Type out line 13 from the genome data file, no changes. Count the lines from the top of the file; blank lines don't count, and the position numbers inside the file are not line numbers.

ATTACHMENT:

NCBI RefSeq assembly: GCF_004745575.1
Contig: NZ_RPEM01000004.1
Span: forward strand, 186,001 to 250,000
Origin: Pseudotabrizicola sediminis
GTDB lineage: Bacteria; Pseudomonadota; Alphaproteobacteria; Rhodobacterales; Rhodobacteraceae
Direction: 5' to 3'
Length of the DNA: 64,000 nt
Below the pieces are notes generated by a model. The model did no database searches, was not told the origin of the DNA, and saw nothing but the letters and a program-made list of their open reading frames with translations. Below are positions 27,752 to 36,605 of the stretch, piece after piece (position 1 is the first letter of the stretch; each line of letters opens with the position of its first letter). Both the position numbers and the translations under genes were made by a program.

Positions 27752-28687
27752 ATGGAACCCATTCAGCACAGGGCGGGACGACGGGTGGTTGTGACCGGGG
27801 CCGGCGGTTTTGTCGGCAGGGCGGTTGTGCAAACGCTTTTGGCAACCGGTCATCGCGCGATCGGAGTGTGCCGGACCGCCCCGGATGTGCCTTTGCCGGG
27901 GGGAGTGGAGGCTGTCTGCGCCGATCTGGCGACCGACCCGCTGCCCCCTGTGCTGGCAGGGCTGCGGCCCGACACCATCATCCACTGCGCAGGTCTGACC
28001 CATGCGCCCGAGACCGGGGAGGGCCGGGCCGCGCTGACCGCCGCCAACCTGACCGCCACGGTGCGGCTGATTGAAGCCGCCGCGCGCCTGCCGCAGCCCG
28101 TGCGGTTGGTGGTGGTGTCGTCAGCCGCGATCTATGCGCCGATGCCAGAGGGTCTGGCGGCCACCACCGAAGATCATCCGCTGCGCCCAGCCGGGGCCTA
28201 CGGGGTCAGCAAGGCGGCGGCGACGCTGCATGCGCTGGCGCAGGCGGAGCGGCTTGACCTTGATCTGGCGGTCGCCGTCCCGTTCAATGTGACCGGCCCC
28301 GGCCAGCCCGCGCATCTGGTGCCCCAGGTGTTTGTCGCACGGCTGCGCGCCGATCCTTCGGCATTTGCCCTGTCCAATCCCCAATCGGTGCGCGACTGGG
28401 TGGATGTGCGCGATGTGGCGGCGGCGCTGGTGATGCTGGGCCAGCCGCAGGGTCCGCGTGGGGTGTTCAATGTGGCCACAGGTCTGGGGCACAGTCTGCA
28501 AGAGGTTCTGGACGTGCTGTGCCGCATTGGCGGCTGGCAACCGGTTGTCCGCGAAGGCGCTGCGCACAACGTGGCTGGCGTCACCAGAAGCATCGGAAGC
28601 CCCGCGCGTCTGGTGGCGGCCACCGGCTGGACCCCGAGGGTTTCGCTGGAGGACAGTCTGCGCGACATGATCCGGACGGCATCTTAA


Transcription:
28001 CATGCGCCCGAGACCGGGGAGGGCCGGGCCGCGCTGACCGCCGCCAACCTGACCGCCACGGTGCGGCTGATTGAAGCCGCCGCGCGCCTGCCGCAGCCCG